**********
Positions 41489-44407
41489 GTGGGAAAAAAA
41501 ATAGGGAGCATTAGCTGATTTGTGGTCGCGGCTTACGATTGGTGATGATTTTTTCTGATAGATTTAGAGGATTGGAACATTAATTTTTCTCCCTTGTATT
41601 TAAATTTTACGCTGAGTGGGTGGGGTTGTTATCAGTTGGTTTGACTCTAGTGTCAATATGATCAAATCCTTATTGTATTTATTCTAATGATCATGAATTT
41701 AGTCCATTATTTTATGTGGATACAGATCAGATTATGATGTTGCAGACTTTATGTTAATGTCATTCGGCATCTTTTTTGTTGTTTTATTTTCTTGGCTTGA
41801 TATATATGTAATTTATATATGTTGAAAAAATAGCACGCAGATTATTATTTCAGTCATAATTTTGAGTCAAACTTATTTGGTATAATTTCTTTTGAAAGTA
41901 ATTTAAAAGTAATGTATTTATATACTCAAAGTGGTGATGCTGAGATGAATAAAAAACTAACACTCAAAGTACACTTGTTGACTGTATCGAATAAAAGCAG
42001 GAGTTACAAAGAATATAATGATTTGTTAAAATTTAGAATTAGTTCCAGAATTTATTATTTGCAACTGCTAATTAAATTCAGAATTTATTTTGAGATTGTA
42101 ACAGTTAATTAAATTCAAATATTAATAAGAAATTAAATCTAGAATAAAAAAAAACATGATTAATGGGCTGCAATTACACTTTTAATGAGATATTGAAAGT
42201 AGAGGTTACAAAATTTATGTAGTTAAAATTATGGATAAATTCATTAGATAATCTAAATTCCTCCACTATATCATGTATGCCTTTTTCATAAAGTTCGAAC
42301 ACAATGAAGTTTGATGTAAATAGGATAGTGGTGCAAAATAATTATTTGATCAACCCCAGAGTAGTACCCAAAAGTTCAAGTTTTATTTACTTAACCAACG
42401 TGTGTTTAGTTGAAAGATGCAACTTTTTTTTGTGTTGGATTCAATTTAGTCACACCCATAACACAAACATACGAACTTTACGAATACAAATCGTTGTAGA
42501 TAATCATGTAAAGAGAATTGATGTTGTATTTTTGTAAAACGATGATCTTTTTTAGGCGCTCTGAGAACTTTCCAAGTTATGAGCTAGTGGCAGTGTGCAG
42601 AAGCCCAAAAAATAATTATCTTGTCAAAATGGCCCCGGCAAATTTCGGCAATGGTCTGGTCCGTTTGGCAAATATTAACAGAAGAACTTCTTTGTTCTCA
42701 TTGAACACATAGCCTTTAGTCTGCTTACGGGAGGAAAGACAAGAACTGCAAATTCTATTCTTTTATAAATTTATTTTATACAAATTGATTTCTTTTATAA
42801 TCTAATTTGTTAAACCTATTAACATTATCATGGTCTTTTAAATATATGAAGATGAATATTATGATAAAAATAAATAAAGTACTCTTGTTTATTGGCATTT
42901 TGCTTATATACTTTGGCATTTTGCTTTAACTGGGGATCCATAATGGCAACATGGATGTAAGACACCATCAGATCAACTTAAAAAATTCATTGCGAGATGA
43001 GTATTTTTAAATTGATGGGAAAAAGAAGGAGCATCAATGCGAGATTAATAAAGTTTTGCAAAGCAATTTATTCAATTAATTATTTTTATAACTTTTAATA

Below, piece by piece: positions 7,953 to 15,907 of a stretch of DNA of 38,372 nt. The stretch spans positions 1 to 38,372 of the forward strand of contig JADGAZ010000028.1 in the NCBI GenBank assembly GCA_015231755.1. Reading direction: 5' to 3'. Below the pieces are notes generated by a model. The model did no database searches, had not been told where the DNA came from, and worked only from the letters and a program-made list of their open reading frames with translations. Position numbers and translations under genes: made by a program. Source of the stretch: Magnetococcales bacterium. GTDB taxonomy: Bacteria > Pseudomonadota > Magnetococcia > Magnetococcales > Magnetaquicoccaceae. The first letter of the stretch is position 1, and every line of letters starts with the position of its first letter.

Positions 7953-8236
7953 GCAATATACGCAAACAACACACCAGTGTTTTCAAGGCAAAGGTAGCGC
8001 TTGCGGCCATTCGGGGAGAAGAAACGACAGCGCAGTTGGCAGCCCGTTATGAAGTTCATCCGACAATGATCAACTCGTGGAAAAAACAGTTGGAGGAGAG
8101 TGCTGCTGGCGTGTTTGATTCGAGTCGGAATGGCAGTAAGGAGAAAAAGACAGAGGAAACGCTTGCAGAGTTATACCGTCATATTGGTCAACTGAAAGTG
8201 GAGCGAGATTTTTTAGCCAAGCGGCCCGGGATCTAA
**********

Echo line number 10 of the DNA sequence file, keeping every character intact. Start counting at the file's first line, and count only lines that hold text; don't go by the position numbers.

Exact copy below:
42201 AGAGGTTACAAAATTTATGTAGTTAAAATTATGGATAAATTCATTAGATAATCTAAATTCCTCCACTATATCATGTATGCCTTTTTCATAAAGTTCGAAC